Manitoba’s Progressive Conservatives wouldn’t commit to a guaranteed basic income for people living with disabilities like their political opponents did at a debate on Tuesday, but said they would develop a new income model to lift people out of poverty.
Otherwise, few wedge issues materialized to separate the four parties at the debate, organized by Disability Matters Vote — a non-partisan public awareness campaign which aims to promote focus on disability issues ahead of the Sept. 10 Manitoba election. Around 275,000 Manitobans live with a disability, according to Disability Matters.
The Tories, NDP, Liberals and Greens all pledged to offer more supports for people who live with disabilities and those who care for them.
Green Party Leader James Beddome tried several times to press Heather Stefanson, the PC representative and current families minister, to commit to a universal income rate, but she deflected.
Instead, Stefanson offered several new pledges in front of a packed conference room at the Norwood Hotel, including a commitment to move Manitobans off of employment income assistance and create an alternative, higher-income program instead.
The Tories would also work with experts to ensure the rest of the Accessibility for Manitobans Act, which outlines ways to remove barriers for people with disabilities, is implemented by 2020, Stefanson said.
Following the debate, she said her party has heard there’s a stigma among people with disabilities to being on EIA. If re-elected, the PCs would determine the right income level in consultation with the disability community, she said.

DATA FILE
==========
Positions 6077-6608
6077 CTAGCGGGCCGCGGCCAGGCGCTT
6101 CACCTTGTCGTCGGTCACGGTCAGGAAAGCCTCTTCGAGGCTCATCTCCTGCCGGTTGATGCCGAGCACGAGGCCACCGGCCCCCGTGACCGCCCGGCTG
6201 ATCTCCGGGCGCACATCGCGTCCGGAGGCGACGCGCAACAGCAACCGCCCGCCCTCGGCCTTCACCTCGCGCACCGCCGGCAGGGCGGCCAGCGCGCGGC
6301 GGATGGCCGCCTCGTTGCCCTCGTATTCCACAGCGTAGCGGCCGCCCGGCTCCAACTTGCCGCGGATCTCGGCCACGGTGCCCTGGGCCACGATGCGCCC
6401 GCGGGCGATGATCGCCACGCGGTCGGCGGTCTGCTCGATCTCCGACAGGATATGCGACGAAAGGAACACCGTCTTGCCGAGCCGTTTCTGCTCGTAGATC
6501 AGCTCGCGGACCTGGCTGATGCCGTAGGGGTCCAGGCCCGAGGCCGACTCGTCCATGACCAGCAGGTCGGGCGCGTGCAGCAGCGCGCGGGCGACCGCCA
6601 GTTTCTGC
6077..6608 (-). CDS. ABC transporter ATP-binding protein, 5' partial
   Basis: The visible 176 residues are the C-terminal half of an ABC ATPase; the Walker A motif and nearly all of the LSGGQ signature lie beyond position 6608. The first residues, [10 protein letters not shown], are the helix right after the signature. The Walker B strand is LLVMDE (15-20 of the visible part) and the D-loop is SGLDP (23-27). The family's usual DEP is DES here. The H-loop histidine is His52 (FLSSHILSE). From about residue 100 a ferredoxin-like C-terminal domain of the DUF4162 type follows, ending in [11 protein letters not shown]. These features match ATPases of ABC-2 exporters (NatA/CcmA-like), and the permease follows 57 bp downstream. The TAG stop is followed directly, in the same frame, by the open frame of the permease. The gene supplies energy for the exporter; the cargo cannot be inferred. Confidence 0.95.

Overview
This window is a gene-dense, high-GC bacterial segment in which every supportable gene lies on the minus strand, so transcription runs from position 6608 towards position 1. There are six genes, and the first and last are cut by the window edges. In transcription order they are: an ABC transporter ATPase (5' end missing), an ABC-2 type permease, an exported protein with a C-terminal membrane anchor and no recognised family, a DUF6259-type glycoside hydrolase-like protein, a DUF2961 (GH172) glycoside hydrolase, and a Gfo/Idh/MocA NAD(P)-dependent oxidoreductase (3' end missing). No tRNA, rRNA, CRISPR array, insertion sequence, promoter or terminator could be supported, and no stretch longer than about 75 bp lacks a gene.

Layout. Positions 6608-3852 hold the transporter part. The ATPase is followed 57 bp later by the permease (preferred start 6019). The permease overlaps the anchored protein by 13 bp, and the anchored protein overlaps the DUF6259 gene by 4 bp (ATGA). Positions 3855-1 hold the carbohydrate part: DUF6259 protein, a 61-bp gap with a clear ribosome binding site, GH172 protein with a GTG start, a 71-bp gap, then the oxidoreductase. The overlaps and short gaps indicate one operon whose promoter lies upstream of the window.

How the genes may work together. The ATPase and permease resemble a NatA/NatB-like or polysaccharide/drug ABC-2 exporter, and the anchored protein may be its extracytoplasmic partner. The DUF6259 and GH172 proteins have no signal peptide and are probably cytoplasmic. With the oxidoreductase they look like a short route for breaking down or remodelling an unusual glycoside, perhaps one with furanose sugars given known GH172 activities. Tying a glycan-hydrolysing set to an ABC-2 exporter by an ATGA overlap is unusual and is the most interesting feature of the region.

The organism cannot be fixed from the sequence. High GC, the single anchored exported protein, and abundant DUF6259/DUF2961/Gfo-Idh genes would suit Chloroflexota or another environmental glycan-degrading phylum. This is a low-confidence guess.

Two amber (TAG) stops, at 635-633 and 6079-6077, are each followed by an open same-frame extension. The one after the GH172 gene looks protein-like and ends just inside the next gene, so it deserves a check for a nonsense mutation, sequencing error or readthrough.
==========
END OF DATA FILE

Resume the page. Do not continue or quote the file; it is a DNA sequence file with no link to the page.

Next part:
“We’ve spoken to people within the communities who want to be out actively working,” Stefanson said. “They don’t want to be at home on an employment and income assistance program.”
Two weeks before election day, all of the representatives at Tuesday’s debate said a vote for their party would ensure more employment supports for people with disabilities and higher wages for the professionals who care for them.
All four parties also promised to publicly report the wait times for people requiring disability services.
Liberal Leader Dougald Lamont said the Progressive Conservatives did not do enough in their three years in government.
He noted many basic income supports haven’t increased since the early 1990s.
“We need to act on it immediately and not just have more studies,” Lamont said, arguing his party’s guaranteed income in the neighbourhood of $18,000 to $19,000 annually would ensure people with disabilities are lifted out of poverty.
NDP Leader Wab Kinew said a government under his party would gradually boost the minimum wage to $15 an hour and tie it to a living wage going forward.
The NDP would also transform the employment income assistance system toward a basic income model, he said, and eliminate the clawback people on EIA receive on their benefits if they find work.
“Sometimes, exceptional people have exceptional needs and that’s what this campaign is all about realizing — building a Manitoba that is there for all of us,”
said Kinew, who routinely drew the loudest cheers from the crowd.
Beddome called the EIA model a “shame-based system” in need of reform. The Green Party would also implement a universal basic income if ushered into power, he said.
The debate was held in a conference room with more than 300 people in seats and wheelchairs. An overflow crowd watched a live stream of the debate at a nearby legion, and viewing events were also held in 10 different communities across the province.
Allen Mankewich, an accessibility advocate in Winnipeg, said the actions of the politicians who participated in the debate will matter more than words.
“The only thing that matters to me, and I think a lot of people in the disability community, is what happens after Sept. 10.”